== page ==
The sad saga of the Boeing 737 Max has been a slow-burning corporate, engineering, regulatory, human-interest and public-relations nightmare for going on six months now—with no end in sight. The magnitude of Boeing’s deadly foul-up is a frequent topic of conversation in airliner cockpits, and considerable ink has been spilled over the subject in both aviation and general media. Now, I’m not an aeronautical engineer, and I have yet to fly the 737, but quite a few of my friends are current or former 737NG pilots at various U.S. and European airlines. The general consensus is that the Max was simply one stretch too many of an airplane that had already been shoehorned into an ever-expanding number of sizes and roles until it barely resembled the well-considered original design.
The bigger story here, I think, is the decline of Boeing’s reputation for engineering excellence since its 1997 merger with McDonnell Douglas. Since the merger, not one but two new Boeing airliners have been grounded by the FAA, the first such groundings since McDonnell Douglas’ own DC-10 in 1979. The Boeing 787, while a fine design, has suffered many quality-control problems stemming from a complex outsourcing scheme that only an MBA could love, and a union-busting move to South Carolina, bypassing the experienced and costly Seattle workforce. The most serious flaw was a subcontractor’s defective lithium-ion batteries that were prone to thermal runaway and fire, an eventuality that Boeing (and the FAA) failed to predict and mitigate. Luckily, no airplanes crashed, but the type was grounded for several months. The subsequent rushed development of the Max and the half-assed Maneuvering Characteristics Augmentation System that few at Boeing—and even fewer Max pilots—knew about, as well as Boeing’s pathetic dribbled-out response to the two crashes, suggest that Boeing management learned little from the 787 debacle.
Rather than kick Boeing any more while they’re down, I think it might be instructive to take a look at one of the best airplanes built by the “old” Boeing (or indeed, any manufacturer anywhere), an airplane I’ve come to regard with great respect and affection over the past several years of flying it. I’m speaking, of course, of the venerable Boeing 757. For decades, Boeing’s reputation largely rested on four excellent designs: the 747, 757, 767 and 777. Of these, the 757 has enjoyed the longest success without any significant redesign because Boeing engineers got the plane exactly right on the first go. Even today, as the 757 fleet ages, the airlines haven’t been able to find anything to replace it; there’s still no modern design that performs its mission as well as it does, and so it soldiers on in the fleets of all three U.S. legacy carriers and many overseas airlines as well.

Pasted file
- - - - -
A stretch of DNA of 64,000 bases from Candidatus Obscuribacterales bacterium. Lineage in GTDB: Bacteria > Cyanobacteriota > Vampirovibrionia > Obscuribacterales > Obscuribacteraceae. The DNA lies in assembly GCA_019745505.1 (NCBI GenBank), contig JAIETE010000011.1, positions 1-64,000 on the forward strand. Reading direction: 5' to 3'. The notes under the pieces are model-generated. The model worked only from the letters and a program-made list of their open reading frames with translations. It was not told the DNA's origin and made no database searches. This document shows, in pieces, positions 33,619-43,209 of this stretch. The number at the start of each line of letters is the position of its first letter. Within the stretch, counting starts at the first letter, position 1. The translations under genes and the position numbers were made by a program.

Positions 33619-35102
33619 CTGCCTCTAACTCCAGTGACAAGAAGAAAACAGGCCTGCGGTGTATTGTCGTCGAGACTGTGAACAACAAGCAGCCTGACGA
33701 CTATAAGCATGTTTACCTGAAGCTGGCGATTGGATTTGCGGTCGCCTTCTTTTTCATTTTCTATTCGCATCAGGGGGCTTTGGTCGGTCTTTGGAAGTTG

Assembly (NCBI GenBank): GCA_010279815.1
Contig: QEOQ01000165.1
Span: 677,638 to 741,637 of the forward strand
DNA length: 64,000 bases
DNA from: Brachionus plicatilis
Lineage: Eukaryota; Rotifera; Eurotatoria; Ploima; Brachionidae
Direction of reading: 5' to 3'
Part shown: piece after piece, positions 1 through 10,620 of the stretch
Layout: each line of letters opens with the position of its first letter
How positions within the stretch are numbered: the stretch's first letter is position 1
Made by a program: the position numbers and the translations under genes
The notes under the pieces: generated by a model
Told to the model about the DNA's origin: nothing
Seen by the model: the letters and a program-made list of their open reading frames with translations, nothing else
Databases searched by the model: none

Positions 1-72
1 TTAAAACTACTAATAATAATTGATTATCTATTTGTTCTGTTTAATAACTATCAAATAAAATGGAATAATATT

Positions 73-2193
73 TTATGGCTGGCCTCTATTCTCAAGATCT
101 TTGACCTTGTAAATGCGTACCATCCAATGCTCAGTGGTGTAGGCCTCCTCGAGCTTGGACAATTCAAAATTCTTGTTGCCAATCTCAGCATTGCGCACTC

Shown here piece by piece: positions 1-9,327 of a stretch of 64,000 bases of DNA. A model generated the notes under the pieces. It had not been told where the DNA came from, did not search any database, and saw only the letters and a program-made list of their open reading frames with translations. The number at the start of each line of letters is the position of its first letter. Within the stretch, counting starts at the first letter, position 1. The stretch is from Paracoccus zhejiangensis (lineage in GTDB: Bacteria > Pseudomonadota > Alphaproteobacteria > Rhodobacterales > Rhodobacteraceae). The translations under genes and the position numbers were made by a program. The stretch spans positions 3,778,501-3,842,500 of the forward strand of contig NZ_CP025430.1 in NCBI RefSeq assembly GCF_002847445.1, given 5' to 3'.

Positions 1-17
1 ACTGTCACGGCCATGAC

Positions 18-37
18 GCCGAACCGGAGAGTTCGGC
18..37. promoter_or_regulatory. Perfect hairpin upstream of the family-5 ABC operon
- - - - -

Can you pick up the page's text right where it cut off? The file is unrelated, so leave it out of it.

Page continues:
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LIFE IN THE AIR: Living the Dream
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The Boeing 737 Max can return to Canadian airspace beginning this week, officials said, concluding nearly two years of government review after the aircraft was involved in two deadly crashes that saw the planes grounded worldwide.
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American Airlines is taking its long-grounded Boeing 737 Max jets out of storage, updating key flight-control software, and flying the planes in preparation for the first flights with paying passengers later this month.
EUROPEAN REGULATOR MOVES TO CLEAR BOEING 737 FOR FLIGHT
European regulators took a step closer to letting the Boeing 737 Max fly again, publishing a proposed airworthiness directive that could see the aircraft cleared within weeks after being grounded for nearly two years over deadly crashes.
FAA CLEARS BOEING 737 MAX TO FLY AGAIN
After nearly two years and a pair of deadly crashes, the U.S. Federal Aviation Administration has cleared Boeing’s 737 Max for flight.